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bw has commented on (5) products.

Blue Nights by Joan Didion
Blue Nights

bw, January 19, 2012

Hard to choose a best book for 2012. I'm voting for "Blue Nights" because it was one of two books I wanted to start rereading as soon as I finished the last page and because I have been a fan of Joan Didion's writing since "A Book of Common Prayer," but I was disappointed to see her characters become every more dim, hidden behind what she herself has called her "impenetrable polish." She broke through that with "The Year of Magical Thinking" to some extent. She breaks out even further in "Blue Nights." It is not a comforting book, but it is a powerful book. Didion refuses to follow the memoir template in which all suffering is redeemed by insight or reconciliation. I don't think she believes that suffering can be redeemed or that redemption is the point. In any case, she will not look for redemption for the sake of narrative. She prefers to look at the dark and say, "Yes, it's dark, and it exists, and it's part of life, especially toward the end."
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Land's End: A Walk Through Provincetown (Crown Journeys) by Michael Cunningham
Land's End: A Walk Through Provincetown (Crown Journeys)

bw, September 30, 2011

As someone who has loved Provincetown, in all seasons of the year, for many years, I enjoyed accompanying Michael Cunningham on his stroll through Provincetown. His descriptions are personal enough to let his affection shine through and general enough that the book doesn't feel like an it's-about-me memoir. It's about Ptown, a tiny quirky place perched on a scrap of sand that has a big place in many many people's hearts. Reading "Lands End," I almost felt like I was there. I wish I were!
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The Silent Land
The Silent Land

BW, July 8, 2011

"The Silent Land" begins with a married couple on a skiing vacation in the French Pyrenees, up on the mountain early for a ski run in the quiet beauty they have to themselves before the rest of the skiiers are out. When they are caught in an avalanche, one of them buried, the other able to help dig out (a section that was harrowing to read), they are shaken and cold but unharmed. Arriving back in the village at the foot of the mountain, they find their hotel empty, the shops empty. They assume the village evacuated because of the avalanche. Fearing another avalanche, they decide to leave too. But this turns out not to be easy to do, and they have to adapt and draw on their own resources--emotionally as well as physically.

Graham Joyce draws the reader into this eerie world gradually through well chosen details and incidents, in which the couple's ordinary, relationship, which is close and loving but no longer in the first flush of romance, helps to make the extraordinary nature of their predicament believable. In the end, it is the bond between Jake and Zoe that gives the story its emotional meaning, even as the things they experience become more disjointed and frightening. I'm not a fan of the horror genre, and I was surprised to find that some reviewers considered this a horror novel. I considered it a love story set in the Twilight Zone.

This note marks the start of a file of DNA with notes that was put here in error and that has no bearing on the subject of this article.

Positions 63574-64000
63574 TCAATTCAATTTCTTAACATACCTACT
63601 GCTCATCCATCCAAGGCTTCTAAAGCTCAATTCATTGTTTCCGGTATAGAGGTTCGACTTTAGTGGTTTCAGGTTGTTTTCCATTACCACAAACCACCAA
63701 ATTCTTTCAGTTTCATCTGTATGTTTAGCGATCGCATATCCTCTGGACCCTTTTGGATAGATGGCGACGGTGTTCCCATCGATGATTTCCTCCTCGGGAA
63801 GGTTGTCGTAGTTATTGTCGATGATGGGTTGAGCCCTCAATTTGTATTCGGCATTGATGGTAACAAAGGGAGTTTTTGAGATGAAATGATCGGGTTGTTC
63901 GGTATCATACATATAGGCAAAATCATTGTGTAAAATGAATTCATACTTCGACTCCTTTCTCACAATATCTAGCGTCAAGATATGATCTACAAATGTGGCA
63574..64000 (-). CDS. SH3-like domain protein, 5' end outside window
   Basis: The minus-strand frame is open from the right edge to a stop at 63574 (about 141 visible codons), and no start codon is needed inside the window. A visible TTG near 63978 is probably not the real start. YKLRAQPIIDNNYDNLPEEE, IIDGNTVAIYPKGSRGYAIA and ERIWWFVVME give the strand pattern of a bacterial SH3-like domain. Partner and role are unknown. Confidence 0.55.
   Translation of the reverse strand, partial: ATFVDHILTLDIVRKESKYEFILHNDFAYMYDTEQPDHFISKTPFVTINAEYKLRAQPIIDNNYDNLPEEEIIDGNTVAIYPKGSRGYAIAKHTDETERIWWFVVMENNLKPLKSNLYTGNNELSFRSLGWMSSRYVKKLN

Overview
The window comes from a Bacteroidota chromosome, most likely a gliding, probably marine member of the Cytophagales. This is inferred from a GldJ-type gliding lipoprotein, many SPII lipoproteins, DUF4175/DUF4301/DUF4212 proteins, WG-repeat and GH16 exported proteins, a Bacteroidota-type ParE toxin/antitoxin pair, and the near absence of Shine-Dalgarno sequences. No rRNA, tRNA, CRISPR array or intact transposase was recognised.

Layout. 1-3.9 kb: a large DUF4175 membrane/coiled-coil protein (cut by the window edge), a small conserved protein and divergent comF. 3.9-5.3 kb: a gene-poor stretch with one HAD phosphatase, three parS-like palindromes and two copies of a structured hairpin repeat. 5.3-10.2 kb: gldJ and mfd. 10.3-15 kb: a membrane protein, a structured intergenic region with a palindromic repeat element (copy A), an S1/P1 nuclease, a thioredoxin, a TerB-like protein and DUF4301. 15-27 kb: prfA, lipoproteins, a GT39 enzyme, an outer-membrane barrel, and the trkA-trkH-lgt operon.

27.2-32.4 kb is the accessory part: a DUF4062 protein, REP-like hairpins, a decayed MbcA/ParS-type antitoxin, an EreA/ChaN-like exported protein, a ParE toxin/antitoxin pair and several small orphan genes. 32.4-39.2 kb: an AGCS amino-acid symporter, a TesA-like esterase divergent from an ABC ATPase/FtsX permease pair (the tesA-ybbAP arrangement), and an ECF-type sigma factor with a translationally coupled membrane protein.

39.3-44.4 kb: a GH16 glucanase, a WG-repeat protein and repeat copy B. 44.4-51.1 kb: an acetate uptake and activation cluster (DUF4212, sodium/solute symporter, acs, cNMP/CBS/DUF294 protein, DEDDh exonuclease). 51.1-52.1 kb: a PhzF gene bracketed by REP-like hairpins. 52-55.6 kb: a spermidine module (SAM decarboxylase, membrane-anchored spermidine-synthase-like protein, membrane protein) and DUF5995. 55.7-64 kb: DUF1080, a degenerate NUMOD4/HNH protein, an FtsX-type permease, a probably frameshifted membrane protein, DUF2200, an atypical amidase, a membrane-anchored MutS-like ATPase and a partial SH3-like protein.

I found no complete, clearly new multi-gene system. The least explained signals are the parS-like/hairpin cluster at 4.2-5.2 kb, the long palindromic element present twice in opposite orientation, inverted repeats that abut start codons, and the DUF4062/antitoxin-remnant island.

This was the first book in a long time I read in a single day--not at one sitting, but every time I could grab some time I sat down and jumped back into it. I look forward to reading it again, probably more than once. There is a telltale clue in the narrative choices Joyce made that I didn't notice until I had finished the book. I can hardly wait to read it again more slowly and closely to see more of how he achieved the force that kept me coming back to read just a little more, just a little more, until I simply had to sit and read the rest.
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The Lampshade: A Holocaust Detective Story from Buchenwald to New Orleans by Mark Jacobson
The Lampshade: A Holocaust Detective Story from Buchenwald to New Orleans

bw, January 1, 2011

A mixed bag of history and quirkiness, personal observations and historical research; a little like "Midnight in the Garden of Good and Evil" with a more serious purpose and leaving the reader to wonder: What would I do if the lampshade happened to come into my possession? Before you think you have an answer, read the whole book.
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The Time Traveler's Wife by Audrey Niffenegger
The Time Traveler's Wife

bw, January 1, 2010

If you have ever had a loved one with a mental illness, or have one yourself, you might find that Henry and Clare's situation isn't so far from reality after all. The sudden dislocations they experience are not unlike the dislocations of psychotic episodes. And many people have happy and loving, if complicated and often difficult, relationships in spite of the vagaries of the illness, as Clare and Henry did in spite of their time-crossed meetings and partings.

The main thing for me, though, was that Niffenegger created real people and put them in a world that felt real as one read it. That's what makes a really good book, for me--the author's ability to create a real world out of words and populate it with living beings.
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